Your TruDesign Professionals Ideas About the Benefits of Radio Navigation

Raritan Engineering your TruDesign distributors would like to share with you these topics we thought would be of interest to you this month regarding the possible return of radio navigation.

Your TruDesign suppliers talks about how way back in the 1980s, when I was a young naval officer, the Global Positioning System (GPS) was still in its experimental stage. 

Using a global network of terrestrial radio beacons, Loran-C gave navigators aboard ships and aircraft the ability to get a fix on their location within a few hundred feet by using the difference in the timing of two or more beacon signals.

An evolution of World War II technology (LORAN was an acronym for long-range navigation), Loran-C was considered obsolete by many once GPS was widely available.

The trial of an enhanced Loran service called eLoran that was accurate within 20 meters (65 feet) also wrapped up during this time.

Over the past few years, the US Coast Guard has reported multiple episodes of GPS jamming at non-US ports, including an incident reported to the Coast Guard’s Navigation Center this June that occurred on the Black Sea. 

And in the event of a war, it’s possible that an adversary could take out GPS satellites with anti-satellite weapons or some sort of cyber-attack on a satellite network.

Your TruDesign Specialists Give Further Information About the Usefulness of Navigating By Radio

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The risk to GPS has caused a number of countries to take a second look at terrestrial radio navigation. Today there’s broad support worldwide for a new radio navigation network based on more modern technology—and the system taking the early lead for that role is eLoran.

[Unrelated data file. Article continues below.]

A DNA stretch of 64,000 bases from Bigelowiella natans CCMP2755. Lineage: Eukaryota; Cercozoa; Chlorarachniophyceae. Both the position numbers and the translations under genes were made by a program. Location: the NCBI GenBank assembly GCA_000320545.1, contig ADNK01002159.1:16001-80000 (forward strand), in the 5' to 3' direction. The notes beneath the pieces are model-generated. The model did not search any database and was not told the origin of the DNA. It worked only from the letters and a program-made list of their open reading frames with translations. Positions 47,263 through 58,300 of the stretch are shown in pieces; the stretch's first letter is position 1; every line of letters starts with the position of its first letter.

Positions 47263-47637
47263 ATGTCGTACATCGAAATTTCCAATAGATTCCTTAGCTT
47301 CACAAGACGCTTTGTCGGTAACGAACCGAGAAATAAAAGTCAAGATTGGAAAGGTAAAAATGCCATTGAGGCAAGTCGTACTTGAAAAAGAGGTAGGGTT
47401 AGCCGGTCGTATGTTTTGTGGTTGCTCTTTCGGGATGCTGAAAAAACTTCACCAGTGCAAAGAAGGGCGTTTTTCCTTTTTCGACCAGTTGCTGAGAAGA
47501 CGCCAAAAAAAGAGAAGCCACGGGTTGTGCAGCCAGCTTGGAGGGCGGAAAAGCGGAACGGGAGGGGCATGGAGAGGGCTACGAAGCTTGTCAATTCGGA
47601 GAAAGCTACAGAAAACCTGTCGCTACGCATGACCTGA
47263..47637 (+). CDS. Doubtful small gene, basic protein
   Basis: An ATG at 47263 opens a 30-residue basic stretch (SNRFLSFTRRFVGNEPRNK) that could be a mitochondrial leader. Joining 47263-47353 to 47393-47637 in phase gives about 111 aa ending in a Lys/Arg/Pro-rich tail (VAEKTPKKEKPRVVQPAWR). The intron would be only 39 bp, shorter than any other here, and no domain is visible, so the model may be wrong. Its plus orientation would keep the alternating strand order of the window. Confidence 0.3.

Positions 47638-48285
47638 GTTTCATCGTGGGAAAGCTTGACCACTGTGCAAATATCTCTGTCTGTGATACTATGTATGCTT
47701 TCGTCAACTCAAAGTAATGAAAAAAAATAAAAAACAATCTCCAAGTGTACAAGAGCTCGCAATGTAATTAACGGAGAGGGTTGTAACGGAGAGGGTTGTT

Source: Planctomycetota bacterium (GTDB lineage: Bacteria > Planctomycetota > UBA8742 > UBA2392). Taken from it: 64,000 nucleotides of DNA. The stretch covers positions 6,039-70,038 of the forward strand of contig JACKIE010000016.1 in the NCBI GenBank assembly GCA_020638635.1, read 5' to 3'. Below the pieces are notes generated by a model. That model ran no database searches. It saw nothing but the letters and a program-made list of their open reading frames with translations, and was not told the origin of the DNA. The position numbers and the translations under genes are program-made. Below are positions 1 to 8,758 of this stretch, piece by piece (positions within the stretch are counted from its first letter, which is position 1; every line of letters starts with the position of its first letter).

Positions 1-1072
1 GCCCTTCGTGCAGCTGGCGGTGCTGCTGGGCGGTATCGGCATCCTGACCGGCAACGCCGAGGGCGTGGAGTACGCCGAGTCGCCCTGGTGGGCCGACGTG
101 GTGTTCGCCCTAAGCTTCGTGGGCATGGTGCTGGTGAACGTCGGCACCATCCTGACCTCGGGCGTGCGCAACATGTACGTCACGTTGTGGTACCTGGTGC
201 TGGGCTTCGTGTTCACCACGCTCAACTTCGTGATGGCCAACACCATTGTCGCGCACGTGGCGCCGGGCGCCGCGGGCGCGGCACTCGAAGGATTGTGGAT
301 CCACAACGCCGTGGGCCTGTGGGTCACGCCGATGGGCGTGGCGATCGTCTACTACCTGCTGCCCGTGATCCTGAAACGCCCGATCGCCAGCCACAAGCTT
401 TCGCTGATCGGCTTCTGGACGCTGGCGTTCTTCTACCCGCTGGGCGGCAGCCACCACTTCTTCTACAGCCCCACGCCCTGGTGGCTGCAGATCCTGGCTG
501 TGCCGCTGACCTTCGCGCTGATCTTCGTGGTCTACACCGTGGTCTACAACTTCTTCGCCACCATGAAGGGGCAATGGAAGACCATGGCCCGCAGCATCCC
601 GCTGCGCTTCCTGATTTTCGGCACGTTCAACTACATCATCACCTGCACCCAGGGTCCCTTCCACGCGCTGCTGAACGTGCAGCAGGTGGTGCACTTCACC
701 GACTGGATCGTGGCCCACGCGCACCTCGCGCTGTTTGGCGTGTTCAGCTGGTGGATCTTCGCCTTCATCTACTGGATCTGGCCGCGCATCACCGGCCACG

Diff-e-q

The eLoran system gets its enhanced accuracy in much the same way that enhanced GPS gear squeezes greater accuracy out of the civil GPS signal for tasks such as surveying and mapping—by using differential correction. 

Because it uses low-frequency radio waves (in the 90 to 110 kHz range), it’s not likely that you’ll see eLoran integrated into your smartphone. 

“[eLoran] is a deterrent to deliberate jamming or spoofing, since such hostile activities can be rendered ineffective,” said Brad Parkinson, the retired US Air Force colonel who managed the original GPS development program, according to Reuters. 

And the South Korean government already has pushed forward plans to have three active eLoran beacons by 2019—that’s enough to provide accurate fixes for all shipping in the region should North Korea (or anyone else) attempt to block GPS again.

Boating After Dark? Here Are The Rules For Navigation Lights In Missouri | Boating

Turn on your navigation lights at sunset! That’s the reminder the Missouri State Patrol is issuing to boaters.

Troopers on Lake of the Ozarks have reported several encounters with vessels failing to properly display navigation lights since Memorial Day weekend.  

The required navigation lights differ depending on the type and size of your vessel. State law requires boat operators to display the required navigation lights between sunset and sunrise.

There are various combinations of lights which meet the requirements by state law. 

Navigation on the water at night is unique, and the Patrol points out that lights are imperative to prevent boat accidents. Light requirements are designed so other boaters are able to see one another and determine the direction they are traveling, but navigation lights will not necessarily help a boater see better at night. 

“If you will be out on the water after dark, check your navigation lights before you leave the dock or ramp,” Captain Turner reminded. “When boaters understand and obey the law, and vessels are in good operating order, everyone’s experience on the water becomes safer. 

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via Boating After Dark? Here Are The Rules For Navigation Lights In Missouri

via Bringing Back Radio Navigation